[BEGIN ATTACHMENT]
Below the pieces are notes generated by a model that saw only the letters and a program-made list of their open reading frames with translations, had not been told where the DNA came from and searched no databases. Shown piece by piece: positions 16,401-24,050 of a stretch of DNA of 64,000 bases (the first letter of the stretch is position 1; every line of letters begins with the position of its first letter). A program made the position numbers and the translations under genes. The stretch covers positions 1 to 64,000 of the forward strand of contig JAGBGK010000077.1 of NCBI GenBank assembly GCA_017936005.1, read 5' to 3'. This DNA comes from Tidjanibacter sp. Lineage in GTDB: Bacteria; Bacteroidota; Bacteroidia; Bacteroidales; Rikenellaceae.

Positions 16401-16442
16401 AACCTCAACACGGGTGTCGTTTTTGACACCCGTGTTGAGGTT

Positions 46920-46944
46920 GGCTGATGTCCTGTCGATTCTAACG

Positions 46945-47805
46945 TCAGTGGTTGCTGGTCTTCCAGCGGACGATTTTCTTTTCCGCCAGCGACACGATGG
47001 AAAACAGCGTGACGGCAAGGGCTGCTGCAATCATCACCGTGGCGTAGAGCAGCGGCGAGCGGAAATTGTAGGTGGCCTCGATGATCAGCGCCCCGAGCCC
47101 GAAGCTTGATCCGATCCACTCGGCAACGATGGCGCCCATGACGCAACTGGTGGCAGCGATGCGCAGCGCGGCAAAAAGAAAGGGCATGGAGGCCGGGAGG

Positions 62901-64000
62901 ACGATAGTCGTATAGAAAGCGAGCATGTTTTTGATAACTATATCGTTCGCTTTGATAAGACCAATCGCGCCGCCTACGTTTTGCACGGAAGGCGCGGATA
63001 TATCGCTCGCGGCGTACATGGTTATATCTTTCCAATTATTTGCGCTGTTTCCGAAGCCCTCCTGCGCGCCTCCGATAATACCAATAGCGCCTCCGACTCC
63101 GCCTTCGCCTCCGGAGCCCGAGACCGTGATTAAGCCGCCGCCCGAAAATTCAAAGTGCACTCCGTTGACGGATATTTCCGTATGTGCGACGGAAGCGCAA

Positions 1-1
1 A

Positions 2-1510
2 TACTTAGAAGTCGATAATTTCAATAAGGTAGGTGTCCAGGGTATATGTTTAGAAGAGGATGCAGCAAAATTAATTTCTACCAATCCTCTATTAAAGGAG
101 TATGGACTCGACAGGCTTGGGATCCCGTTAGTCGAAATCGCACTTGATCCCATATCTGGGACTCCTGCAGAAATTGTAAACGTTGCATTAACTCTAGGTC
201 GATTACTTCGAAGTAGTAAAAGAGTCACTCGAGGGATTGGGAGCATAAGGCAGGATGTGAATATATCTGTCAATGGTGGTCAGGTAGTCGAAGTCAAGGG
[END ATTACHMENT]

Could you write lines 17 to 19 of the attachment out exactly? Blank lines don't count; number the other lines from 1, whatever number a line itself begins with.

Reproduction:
2 TACTTAGAAGTCGATAATTTCAATAAGGTAGGTGTCCAGGGTATATGTTTAGAAGAGGATGCAGCAAAATTAATTTCTACCAATCCTCTATTAAAGGAG
101 TATGGACTCGACAGGCTTGGGATCCCGTTAGTCGAAATCGCACTTGATCCCATATCTGGGACTCCTGCAGAAATTGTAAACGTTGCATTAACTCTAGGTC
201 GATTACTTCGAAGTAGTAAAAGAGTCACTCGAGGGATTGGGAGCATAAGGCAGGATGTGAATATATCTGTCAATGGTGGTCAGGTAGTCGAAGTCAAGGG